American Eagle is trying win back teens with a one-size-fits-all clothing brand.
The brand, called Don’t Ask Why, offers crop tops, loose dresses, high-waisted bottoms, and slouchy sweaters in muted, solid colours.
The one-size-fits-all strategy comes directly from one of the company’s newest competitors, Brandy Melville. And the styles offered by both brands are nearly identical, reports Racked.
“Brandy’s definitely someone who broke into the American market with this kind of look,” American Eagle global brand president Chad Kessler told Racked. “We’re looking around at everybody. You could say it has a Brandy vibe to it, but a lot of these styles are available at many retailers, not just one. Brands and trends come and go, and we are really trying to make this a reflection of how girls are dressing now.”
The company opened a Don’t Ask Why pop-up shop in Manhattan’s Soho neighbourhood recently. The shop is just down the street from Brandy Melville’s Soho store.
Here’s a look inside the Don’t Ask Why store:
Now here’s Brandy Melville’s store:
Brandy Melville, which originated in Italy, didn’t exist in the US until five years ago. Now it’s ranked No. 1 among brands that teen girls in the US say they are starting to wear, according to a Piper Jaffray’s survey on teen spending.
Meanwhile, American Eagle has been struggling.
Net revenue declined 1% in fiscal 2014 and comparable sales decreased 5%. The company has been closing stores and last fall, it relaunched the Don’t Ask Why brand with the hopes of winning back teens.
The strategy appears to be working.
American Eagle reported Wednesday that it’s revenue increased 8% and comparable sales grew 7% for the first quarter of its fiscal year, compared to the same period last year.
“Recognising the consumer desire for a less branded, cleaner product the company now has a much more balanced range that is able to compete more effectively with players like Forever 21 and Zara,” Carter Harrison, a retail analyst at Conlumino, wrote in a research note Wednesday. “To be fair, this is not yet perfected and is something of an ongoing work — but there is no denying that AEO has taken a major step in the right direction.”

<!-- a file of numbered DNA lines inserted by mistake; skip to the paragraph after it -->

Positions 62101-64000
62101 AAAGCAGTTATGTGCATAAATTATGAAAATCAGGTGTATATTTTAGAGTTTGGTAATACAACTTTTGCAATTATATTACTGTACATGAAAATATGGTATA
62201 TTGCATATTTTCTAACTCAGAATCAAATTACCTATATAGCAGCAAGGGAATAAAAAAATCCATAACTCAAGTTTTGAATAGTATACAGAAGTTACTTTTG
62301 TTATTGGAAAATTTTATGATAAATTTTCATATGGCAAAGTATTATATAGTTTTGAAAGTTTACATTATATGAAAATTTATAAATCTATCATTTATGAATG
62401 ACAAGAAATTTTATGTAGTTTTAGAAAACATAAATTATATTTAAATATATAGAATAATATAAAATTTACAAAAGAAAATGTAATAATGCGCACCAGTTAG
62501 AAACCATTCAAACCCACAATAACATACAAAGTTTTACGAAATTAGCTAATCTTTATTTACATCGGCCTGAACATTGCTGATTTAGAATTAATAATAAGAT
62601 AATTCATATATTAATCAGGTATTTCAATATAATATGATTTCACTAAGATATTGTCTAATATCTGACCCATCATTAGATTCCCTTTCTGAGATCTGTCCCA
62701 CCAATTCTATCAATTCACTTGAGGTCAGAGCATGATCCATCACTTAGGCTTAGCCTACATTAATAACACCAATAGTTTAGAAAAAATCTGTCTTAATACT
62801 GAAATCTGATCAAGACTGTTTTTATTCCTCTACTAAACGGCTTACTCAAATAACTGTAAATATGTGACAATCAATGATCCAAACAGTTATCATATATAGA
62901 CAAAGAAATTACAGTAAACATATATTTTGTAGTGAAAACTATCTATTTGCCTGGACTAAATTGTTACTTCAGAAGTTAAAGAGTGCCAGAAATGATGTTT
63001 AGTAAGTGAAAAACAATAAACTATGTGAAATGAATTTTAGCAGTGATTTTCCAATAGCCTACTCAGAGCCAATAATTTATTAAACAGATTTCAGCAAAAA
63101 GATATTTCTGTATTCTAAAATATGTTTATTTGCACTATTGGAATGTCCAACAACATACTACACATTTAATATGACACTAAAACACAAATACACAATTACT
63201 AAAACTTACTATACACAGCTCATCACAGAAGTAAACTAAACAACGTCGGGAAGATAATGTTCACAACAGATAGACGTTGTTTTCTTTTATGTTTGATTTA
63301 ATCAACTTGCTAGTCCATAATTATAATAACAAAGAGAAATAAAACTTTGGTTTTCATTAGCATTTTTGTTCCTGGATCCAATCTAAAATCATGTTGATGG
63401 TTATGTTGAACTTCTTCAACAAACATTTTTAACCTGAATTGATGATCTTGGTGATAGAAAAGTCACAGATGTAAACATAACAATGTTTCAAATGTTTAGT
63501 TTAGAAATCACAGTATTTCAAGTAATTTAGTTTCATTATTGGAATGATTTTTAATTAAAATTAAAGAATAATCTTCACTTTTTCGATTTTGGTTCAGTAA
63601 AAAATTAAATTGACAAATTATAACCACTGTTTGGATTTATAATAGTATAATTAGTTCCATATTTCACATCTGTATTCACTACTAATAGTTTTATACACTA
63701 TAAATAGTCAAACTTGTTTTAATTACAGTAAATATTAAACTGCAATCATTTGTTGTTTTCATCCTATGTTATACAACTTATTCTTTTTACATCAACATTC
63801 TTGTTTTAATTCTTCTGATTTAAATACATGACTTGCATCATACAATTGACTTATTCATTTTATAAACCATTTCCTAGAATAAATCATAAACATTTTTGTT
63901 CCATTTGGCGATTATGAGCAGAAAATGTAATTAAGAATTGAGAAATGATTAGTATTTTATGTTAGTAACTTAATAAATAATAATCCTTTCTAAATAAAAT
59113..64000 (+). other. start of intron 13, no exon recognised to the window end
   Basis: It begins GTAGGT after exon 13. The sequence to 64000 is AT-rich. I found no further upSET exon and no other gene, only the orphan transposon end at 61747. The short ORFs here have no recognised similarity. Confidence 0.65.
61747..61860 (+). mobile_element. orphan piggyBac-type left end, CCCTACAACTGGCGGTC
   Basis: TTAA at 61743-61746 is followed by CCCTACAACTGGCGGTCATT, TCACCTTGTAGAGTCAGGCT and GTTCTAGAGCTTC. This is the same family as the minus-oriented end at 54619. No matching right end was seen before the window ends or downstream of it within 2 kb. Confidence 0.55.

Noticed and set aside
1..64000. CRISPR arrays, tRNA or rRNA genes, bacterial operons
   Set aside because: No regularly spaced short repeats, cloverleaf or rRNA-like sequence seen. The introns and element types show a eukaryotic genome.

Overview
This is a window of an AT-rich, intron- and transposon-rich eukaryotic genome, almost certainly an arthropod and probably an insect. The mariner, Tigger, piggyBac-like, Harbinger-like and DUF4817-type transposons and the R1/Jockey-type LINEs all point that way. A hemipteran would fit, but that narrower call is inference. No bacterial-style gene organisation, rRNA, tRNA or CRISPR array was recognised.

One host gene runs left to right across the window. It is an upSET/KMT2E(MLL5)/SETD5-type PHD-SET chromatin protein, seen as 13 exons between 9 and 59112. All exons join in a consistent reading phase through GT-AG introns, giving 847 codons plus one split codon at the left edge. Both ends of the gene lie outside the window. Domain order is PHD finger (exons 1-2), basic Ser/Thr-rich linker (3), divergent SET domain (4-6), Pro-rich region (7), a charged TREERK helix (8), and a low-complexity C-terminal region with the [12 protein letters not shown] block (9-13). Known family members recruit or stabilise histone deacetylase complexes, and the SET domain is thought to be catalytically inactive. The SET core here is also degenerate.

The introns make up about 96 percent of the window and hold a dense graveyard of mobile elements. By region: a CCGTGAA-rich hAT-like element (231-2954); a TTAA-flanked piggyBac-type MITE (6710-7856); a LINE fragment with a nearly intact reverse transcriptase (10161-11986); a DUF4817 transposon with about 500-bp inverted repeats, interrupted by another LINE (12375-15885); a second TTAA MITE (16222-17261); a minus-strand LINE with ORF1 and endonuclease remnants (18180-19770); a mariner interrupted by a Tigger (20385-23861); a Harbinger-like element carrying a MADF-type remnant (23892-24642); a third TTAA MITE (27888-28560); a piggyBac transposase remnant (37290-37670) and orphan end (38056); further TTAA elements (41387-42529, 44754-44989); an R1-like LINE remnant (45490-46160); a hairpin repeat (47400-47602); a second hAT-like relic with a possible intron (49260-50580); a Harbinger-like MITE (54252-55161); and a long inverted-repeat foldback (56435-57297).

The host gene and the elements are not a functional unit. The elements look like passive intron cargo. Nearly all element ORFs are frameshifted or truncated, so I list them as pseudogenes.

Brandy Melville’s recent rise has been helped by its popular Instagram account, which has more than two million followers and mainly features the same group of ultra-skinny, long-haired white girls posing in the brand’s clothes.
Some of the girls appear to be professional models. Others are part of Brandy Melville’s teen focus group, many of whom have become famous on the internet as a result of their exposure to the brand’s followers, reports Racked.
“Product research is made up of all teenage girls,” Kjerstin Skorge, a 16-year-old from Malibu, told Racked’s Julia Rubin. The team consists of about 20 girls who are paid to research and select new styles.
“It’s fun because we just come up with cool things that we like and then put them on a T-shirt,” she told Rubin. “For the Instagram, the marketing team will send us out with clothes and have us take pictures with a photographer and then they will decide what to post.”
Kjerstin now has more than 45,000 Instagram followers, up from 3,000 before she started working for Brandy Melville. Girls sometimes come into the Santa Monica store and ask to take pictures with her, she said.
American Eagle has also been actively increasing its marketing efforts on social media, Harrison said.
“As part of its efforts in showcasing its fashion credentials, AEO has also been active on the marketing front, making effective use of social media campaigns to reach and communicate with core customers,” Harrison said.
Like Brandy Melville, American Eagle could face some backlash for its one-size-fits-all strategy.
“The last thing women need is another company creating low self-esteem and body image issues,” blogger Laura Zaneuth writes. “I will not support a Brandy Melville or any company that discriminates the majority of women.”
In an op-ed for the University of Southern California campus newspaper, student Rini Sampath wrote: “One size does not fit most. According to the Los Angeles Times, the average American woman is a size 14. The crop-tops and miniskirts that litter the shelves of Brandy Melville would barely cover the average American.”
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